These books became a part of you.
They did. Those writers became the rock stars for me. Those writers were marginalized, and that made me more interested in them. I felt that they were clearly saying something that needed to be said but weren’t given a larger platform to say it.
Tell me about the literary scene.
The community of reading was different in the 1990s. When something was reviewed in the New York Times, a new writer debuted, or someone was on the cover of the Book Review, it became part of the cultural conversation. It was your responsibility to read that book and to be engaged in that conversation. That was what you did. You read the New Yorker for their listing of readings, and looked at the Village Voice for what was upcoming. You went to the Poetry Project at St. Mark’s and you saw those writers read and you were part of it in a way that just feels different now.
Alternative culture was different, too, because it wasn’t commoditized and it wasn’t gentrified. The East Village was rough. I was on Thirteenth Street between First and Second Avenues. Between Second and Third was a crackhouse and between First and A there were heroin dealers. Tompkins Square Park had been shut down. You also didn’t go much west of Eighth Avenue—that was also sort of scary. New York was grittier.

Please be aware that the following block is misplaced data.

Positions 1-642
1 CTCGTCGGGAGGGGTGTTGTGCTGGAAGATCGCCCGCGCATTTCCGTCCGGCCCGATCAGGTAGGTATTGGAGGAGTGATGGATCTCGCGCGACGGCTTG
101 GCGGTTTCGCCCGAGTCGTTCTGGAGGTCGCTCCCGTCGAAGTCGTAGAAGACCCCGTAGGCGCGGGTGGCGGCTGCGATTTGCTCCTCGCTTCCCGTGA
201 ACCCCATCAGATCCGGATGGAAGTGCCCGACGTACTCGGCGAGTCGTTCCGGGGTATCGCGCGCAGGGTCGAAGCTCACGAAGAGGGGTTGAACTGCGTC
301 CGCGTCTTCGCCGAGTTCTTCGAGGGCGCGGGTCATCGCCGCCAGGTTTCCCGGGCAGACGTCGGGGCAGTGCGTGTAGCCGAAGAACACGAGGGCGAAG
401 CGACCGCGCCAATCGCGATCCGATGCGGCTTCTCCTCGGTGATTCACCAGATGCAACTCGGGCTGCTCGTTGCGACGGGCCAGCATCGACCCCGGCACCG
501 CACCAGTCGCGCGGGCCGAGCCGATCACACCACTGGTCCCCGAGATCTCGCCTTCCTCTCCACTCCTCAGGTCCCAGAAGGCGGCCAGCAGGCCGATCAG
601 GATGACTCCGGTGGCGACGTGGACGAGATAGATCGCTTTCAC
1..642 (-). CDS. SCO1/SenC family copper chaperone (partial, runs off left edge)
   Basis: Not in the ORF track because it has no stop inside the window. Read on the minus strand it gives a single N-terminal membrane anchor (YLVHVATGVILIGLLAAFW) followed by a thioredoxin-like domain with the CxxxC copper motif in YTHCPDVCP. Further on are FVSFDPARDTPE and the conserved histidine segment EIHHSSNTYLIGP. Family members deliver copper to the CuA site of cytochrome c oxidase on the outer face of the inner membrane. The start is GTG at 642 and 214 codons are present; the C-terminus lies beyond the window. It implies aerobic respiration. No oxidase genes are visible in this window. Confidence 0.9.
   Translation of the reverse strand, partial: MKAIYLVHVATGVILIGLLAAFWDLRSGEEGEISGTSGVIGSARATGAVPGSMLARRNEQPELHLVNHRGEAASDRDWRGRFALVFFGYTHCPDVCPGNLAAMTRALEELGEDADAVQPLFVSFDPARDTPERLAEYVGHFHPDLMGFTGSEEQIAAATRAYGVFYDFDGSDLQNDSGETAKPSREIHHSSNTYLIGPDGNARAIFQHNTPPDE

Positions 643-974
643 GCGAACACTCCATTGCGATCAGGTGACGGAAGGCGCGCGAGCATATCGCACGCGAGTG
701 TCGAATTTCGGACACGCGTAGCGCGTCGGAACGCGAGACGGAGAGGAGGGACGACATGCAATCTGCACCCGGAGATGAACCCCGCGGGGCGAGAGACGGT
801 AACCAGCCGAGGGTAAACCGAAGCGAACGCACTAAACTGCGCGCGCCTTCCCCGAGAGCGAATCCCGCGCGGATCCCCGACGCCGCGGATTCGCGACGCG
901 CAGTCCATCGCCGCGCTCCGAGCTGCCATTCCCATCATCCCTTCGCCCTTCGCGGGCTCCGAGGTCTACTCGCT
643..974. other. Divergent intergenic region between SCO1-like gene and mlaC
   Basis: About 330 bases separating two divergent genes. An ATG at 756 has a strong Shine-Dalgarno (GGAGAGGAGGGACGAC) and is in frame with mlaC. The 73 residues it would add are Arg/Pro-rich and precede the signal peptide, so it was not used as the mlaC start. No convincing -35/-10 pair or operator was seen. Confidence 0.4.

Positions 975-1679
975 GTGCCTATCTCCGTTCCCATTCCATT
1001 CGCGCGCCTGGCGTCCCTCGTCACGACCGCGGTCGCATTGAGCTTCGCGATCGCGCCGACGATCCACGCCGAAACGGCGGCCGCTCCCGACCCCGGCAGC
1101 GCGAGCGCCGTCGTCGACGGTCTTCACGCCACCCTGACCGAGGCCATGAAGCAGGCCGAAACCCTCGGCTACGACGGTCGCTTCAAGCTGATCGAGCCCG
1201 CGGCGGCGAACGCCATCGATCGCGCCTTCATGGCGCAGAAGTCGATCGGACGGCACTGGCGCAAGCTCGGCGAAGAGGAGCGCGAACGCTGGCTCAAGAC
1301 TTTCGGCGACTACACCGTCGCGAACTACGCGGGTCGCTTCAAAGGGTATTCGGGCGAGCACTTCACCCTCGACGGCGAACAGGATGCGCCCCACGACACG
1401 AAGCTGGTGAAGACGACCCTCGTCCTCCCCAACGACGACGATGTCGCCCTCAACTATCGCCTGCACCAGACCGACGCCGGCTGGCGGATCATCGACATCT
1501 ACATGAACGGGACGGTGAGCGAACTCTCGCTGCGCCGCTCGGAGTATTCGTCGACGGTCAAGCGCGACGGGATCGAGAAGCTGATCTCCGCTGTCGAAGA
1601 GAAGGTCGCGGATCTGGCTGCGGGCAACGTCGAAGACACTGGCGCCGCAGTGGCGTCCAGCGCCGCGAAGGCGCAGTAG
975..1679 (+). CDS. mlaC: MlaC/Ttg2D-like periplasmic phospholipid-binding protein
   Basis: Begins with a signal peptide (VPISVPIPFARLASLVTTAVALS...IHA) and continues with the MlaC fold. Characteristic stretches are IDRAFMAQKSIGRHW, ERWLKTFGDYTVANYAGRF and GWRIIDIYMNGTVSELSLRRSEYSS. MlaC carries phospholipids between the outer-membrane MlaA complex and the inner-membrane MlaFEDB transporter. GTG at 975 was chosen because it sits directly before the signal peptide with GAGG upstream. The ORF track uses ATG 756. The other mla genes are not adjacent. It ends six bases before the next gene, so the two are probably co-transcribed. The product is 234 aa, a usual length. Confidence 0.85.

I browsed bookstores like I would browse indie record shops. I would browse through covers and see that an album was put out by 4AD, and buy it, or that it was from IRS Records, and think it would be amazing. I would see a book on the shelf from Grove, or Knopf, or FSG, and think that it must be important.
When did you realize that you could get a job in publishing and help bring those books into print?
In my senior year of college at Hunter, Ira introduced me to somebody who knew the assistant to Clare Ferraro, who was then at Ballantine Books. This was back when one publisher would publish a hardcover, and other publishers would buy the paperback rights. They would get these hardcovers in and evaluate whether they were viable as paperbacks. But there was such a volume that they needed readers.
I was paid thirty-five dollars per book. It would take me eight hours to read, and four hours to write a report on it. But I learned how to discuss literature in shorthand, and to identify what was viable and what was relevant. That was my first inkling that publishing is a business, and that there are decisions that go beyond art and have to integrate commerce. Sometimes it’s just art, and sometimes it’s just commerce, and that’s okay. But the beauty is in the intersection of both.
At that point, I was also waiting tables at a macrobiotic restaurant, so you can imagine how much money I was making. [Laughs.] A young woman kept coming in, and she would read galleys and the New York Times Book Review before it came out, and I thought that was astonishing. We would talk, and she eventually said, “I work at a company around the corner and we’re looking for an assistant. You should come in for an interview.”
That was Mary Anne Thompson’s scouting office. I was able to arrive at Mary Anne’s office with the reports I had written for Ballantine and a literary journal of writers I had scouted and published and say, “I’m sort of doing what you’re asking right now: I’m looking at contemporary writers and evaluating whether they can be published, and I’m also engaged in this conversation with a mainstream house.” Mary Anne hired me immediately.
Credit: Christy Whitney